Palermo For 91 Days

For 91 Days we lived in Palermo. The capital of Sicily is as famous for its cuisine as its dark ties to the Italian underworld. But food and the Mafia hardly begin to describe this incredible city, which is Italy’s fifth-largest. We had three months to explore the culture, history, people, churches and museums of Palermo, and could have used a few more. Start reading from the beginning of our journey, or skip to the end. Visit the comprehensive index of everything we wrote about, or just check out a few posts, selected at random, below:

We’ve collected three months of our experiences in Sicily’s capital into an E-book, which you can download directly or buy on Amazon for your e-reader. Get over two hundred full-color images, and all our articles from Palermo and Sicily in an easy-to-carry format. With a comprehensive index arranged by category and date, the e-book is easy to navigate, and filled with beautiful photos, amusing anecdotes, and detailed, well-researched descriptions of this Mediterranean city’s incredible food, culture and history.

After a couple hours spent wandering the alleyways of Bagheria, we had worked up quite an appetite, and sought out a restaurant recommended by a couple readers: the Antica Osteria Zza’ Maria. The word “Zza” alone was enticement enough to visit; it looks like a typo, or the sound a flamboyant snake might make, but is actually Sicilian for “Aunt”.

Fans of ancient painting, sculpture and architecture have no shortage of opportunities to indulge their passion in Palermo, a city whose artistic tradition stretches back centuries. But for those looking for something a bit more modern, we recommend heading out to the Centro d’Arte Piana dei Colli, in a marvelous villa just north of the city.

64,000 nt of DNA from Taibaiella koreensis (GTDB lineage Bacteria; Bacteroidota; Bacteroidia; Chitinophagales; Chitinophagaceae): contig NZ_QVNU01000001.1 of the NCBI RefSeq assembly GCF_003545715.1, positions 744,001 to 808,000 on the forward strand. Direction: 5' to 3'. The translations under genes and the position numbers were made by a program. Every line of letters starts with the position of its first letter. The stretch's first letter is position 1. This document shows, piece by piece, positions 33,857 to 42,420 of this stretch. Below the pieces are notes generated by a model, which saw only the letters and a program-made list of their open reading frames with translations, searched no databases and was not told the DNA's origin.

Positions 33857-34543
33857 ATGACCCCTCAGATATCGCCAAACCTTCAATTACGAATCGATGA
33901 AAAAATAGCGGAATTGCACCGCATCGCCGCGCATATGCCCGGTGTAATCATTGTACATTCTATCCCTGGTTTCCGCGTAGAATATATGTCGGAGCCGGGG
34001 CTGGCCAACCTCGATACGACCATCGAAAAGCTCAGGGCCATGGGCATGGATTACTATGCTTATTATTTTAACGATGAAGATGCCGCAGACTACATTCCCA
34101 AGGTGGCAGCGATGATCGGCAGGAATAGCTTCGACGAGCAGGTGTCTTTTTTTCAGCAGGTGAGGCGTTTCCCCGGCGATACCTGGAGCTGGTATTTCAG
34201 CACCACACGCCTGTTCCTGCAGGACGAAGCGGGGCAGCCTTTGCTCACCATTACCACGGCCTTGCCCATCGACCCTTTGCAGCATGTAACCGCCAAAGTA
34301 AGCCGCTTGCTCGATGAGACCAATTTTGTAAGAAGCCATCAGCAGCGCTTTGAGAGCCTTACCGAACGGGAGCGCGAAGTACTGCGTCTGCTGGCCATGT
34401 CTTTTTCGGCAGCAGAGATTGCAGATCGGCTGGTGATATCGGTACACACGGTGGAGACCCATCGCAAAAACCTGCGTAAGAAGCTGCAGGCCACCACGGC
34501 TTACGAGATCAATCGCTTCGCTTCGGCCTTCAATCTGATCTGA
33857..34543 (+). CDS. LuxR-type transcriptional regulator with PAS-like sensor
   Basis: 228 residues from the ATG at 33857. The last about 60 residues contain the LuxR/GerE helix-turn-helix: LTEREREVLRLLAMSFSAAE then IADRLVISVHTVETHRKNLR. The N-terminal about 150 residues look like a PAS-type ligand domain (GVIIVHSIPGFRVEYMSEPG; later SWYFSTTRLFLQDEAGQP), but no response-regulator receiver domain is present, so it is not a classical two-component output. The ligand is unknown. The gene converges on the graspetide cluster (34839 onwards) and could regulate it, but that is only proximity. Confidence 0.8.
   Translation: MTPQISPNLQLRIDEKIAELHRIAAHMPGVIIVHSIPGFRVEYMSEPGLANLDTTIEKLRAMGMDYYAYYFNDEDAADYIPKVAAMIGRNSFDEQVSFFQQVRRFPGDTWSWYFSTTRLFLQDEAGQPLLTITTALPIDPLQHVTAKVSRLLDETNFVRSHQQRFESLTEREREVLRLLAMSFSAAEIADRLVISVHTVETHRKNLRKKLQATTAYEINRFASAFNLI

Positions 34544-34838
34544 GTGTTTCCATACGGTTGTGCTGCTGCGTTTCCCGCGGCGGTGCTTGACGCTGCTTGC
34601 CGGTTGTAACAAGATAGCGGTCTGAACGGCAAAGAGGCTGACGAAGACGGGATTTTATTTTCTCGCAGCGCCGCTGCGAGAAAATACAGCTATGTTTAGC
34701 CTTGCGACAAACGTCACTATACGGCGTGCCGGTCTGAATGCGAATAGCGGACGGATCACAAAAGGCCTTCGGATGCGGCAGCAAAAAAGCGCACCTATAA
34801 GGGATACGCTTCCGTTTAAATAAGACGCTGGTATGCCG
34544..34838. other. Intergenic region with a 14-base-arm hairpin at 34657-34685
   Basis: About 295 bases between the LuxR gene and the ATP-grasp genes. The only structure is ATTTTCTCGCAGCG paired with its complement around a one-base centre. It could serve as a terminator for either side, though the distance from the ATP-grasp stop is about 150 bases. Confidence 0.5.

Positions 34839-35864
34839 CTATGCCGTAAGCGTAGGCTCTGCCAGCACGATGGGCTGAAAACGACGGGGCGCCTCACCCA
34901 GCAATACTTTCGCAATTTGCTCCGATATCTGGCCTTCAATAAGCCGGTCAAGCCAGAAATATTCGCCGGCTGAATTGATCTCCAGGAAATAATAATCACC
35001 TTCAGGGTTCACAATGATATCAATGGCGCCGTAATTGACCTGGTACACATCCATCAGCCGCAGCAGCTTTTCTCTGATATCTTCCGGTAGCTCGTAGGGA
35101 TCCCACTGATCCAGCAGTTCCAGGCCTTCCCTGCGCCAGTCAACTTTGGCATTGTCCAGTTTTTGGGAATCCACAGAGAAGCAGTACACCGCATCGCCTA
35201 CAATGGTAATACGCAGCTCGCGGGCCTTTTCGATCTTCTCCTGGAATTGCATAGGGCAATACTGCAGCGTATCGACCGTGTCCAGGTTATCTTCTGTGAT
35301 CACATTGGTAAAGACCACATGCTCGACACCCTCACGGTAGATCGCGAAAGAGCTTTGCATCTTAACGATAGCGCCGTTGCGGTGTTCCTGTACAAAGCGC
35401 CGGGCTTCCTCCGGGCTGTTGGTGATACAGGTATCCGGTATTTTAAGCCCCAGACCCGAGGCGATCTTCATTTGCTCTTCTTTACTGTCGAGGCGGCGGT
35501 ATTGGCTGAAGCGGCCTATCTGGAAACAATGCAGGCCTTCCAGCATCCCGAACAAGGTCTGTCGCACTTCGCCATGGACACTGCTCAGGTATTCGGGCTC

Jürgen and I pulled into Palermo at 6pm on a balmy Saturday evening in September, and were at a pizzeria exactly seventeen minutes later, forks in hand, napkins tucked carelessly into collars. Suitcases could be unpacked later; sitting down to an authentic Sicilian pizza was something we’d been looking forward to for too long.



Segesta was founded high upon Mount Barbaro by the Elymian people, one of three Bronze Age cultures that flourished in Sicily before the arrival of overseas powers. Eventually, though, the foreigners came knocking and, after a doomed alliance with Carthage, Segesta attached its fortunes to Athens. The Romans and Arabs also took possession of Segesta, but the city was abandoned completely at some point during the Middle Ages. This desertion allowed Segesta’s ruins to survive relatively untouched, shielded from the destructive march of history.

North of the Piazza Verdi, the impossible alleys and medieval monuments of Old Palermo give way to New Palermo, which feels like an entirely different city. Modern buildings, wide streets, usable sidewalks, fashionable shops and trees. In the ancient center of Palermo, trees are rarity; our dog had to adjust to peeing on cement (she didn’t seem to mind).

Only in a city as ancient as Palermo could a construction known as the “New Gate” date from 1583. Found adjacent to the Norman Palace, the Porta Nuova is still the main entrance to the city center from the west.